ssh-keygen generated two files in our local .ssh directory
- id_rsa.pub: public key
- id_rsa: private key
From "man ssh-keygen": the id_rsa file contains "the protocol version 2 DSA, ECDSA, ED25519 or RSA authentication identity of the user. This file should not be readable by anyone but the user. It is possible to specify a passphrase when generating the key; that passphrase will be used to encrypt the private part of this file using 128-bit AES.... ssh will read this file when a login attempt is made."
The id_rsa.pub file contains "the protocol version 2 DSA, ECDSA, ED25519 or RSA public key for authentication. The contents of this file should be added to ~/.ssh/authorized_keys on all machines where the user wishes to log in using public key authentication. There is no need to keep the contents of this file secret."
For now, we'll skip the conveinence utility ssh-copy-id and show how to distribute the public key manually:
- View the id_rsa.pub file and copy the text.
- Login to the remote machine ( using ssh the old text based way). Edit .ssh/authorized_keys and paste the public key line that you just copied into the end of the file.
- Exit the file and ssh connection and log back in via ssh. You should be able to do it automatically without typing a password.
And it's even easier with ssh-copy-id:
$ ssh-copy-id -i .ssh/id_rsa.pub <remote host> /usr/bin/ssh-copy-id: INFO: Source of key(s) to be installed: ".ssh/id_rsa.pub" /usr/bin/ssh-copy-id: INFO: attempting to log in with the new key(s), to filter out any that are already installed /usr/bin/ssh-copy-id: INFO: 1 key(s) remain to be installed -- if you are prompted now it is to install the new keys Host key fingerprint is SHA256:... password: Number of key(s) added: 1 Now try logging into the machine, with: "ssh <remote host>" and check to make sure that only the key(s) you wanted were added.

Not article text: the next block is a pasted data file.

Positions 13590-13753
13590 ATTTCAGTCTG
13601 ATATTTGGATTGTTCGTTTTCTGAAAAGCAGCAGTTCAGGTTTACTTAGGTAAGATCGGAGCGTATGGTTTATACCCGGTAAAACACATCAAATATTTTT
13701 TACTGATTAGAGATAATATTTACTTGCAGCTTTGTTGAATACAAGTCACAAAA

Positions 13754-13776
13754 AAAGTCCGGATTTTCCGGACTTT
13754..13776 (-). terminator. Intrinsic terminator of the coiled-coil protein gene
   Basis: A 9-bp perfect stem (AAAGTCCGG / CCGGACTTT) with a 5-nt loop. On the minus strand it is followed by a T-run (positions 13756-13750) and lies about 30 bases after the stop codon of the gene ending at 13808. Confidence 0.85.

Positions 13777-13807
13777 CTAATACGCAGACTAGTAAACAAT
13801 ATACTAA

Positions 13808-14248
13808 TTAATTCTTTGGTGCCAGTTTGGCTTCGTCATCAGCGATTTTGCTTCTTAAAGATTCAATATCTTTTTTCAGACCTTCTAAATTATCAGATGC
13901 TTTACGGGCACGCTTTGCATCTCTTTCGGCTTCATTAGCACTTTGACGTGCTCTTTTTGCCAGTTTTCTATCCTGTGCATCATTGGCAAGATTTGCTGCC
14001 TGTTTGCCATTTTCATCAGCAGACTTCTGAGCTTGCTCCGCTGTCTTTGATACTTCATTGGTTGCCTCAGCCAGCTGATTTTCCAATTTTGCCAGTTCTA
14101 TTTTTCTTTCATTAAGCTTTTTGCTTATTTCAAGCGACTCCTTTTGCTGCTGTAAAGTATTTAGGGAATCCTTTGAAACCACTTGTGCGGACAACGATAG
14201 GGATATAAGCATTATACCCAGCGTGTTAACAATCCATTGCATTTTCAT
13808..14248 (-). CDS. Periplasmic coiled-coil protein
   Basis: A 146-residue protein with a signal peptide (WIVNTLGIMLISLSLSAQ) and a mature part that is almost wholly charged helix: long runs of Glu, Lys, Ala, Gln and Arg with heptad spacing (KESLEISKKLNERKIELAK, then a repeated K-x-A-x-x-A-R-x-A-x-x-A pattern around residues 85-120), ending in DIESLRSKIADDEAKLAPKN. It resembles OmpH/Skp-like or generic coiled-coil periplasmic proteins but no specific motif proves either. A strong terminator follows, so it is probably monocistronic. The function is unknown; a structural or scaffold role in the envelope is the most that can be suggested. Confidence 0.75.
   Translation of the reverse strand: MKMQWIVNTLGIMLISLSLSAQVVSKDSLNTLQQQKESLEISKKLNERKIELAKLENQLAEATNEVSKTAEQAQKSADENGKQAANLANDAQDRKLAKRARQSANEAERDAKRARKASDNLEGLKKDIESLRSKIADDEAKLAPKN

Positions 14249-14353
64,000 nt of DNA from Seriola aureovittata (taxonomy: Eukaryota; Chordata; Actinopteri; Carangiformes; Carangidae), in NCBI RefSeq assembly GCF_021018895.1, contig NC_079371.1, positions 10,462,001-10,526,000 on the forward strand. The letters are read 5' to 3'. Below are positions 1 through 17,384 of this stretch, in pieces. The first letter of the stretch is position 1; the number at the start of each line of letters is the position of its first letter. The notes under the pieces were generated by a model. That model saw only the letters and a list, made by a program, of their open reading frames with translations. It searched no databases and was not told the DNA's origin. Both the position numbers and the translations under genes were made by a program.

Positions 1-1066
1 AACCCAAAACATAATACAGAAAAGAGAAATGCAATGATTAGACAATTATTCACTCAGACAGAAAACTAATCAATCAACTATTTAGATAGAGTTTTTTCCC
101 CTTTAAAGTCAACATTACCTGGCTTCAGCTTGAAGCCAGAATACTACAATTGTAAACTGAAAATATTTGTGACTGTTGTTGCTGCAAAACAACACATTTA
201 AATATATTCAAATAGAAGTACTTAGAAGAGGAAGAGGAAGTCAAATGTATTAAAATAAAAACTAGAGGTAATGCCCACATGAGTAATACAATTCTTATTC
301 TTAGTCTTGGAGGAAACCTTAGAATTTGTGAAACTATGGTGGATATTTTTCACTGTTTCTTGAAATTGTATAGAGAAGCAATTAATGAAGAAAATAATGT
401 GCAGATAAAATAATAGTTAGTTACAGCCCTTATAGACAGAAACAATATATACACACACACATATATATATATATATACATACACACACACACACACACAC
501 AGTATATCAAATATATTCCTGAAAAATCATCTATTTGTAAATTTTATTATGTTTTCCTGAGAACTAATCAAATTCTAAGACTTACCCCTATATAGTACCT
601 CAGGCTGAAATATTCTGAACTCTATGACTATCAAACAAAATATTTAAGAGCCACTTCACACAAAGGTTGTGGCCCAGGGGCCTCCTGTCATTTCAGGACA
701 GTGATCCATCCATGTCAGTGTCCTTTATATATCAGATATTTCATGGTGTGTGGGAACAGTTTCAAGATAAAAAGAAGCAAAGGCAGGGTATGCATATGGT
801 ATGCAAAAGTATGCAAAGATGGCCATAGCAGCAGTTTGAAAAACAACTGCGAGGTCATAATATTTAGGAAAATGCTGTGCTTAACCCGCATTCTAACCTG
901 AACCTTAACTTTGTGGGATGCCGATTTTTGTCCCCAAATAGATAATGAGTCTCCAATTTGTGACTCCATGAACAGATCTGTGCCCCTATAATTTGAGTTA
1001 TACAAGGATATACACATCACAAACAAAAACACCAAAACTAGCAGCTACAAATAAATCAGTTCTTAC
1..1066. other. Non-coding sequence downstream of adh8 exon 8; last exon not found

$ ssh <remote host> ... Welcome to Ubuntu 18.04.2 LTS (GNU/Linux 4.15.0-47-generic x86_64) ... Last login: Sat Apr 20 23:15:17 2019 from 192.168.3.55
The other thing to consider once the automated login is working is whether you want to disable password logins. This can be done by modifying the /etc/ssh/sshd_config file on the server. Check your man pages for the relevant settings and only do this if you are able to get in front of the remote machine to login directly in case you break ssh remote login.
If the above instructions for automated login didn't work, check the config file on the remote sever: /etc/ssh/sshd_config. It should have the following line:
Note that when we ran ssh-keygen, we created an RSA key pair, which is the default. Other public key algorithms are supported and accepted. See the following:
- -t option for ssh-keygen (possible values are “dsa”, “ecdsa”, “ed25519”, or “rsa”)
- PubkeyAcceptedKeyTypes (see "man ssh_config")
Lastly, if you're having problems, take a look at the logs. If you edit your /etc/ssh/sshd_config file, you should see a couple lines under Logging:
# Logging SyslogFacility AUTH LogLevel DEBUG
Our file shown above has already been modified to send debugging information to the logs. On Ubuntu Linux 18.04, we can find log information in /var/log/auth.log.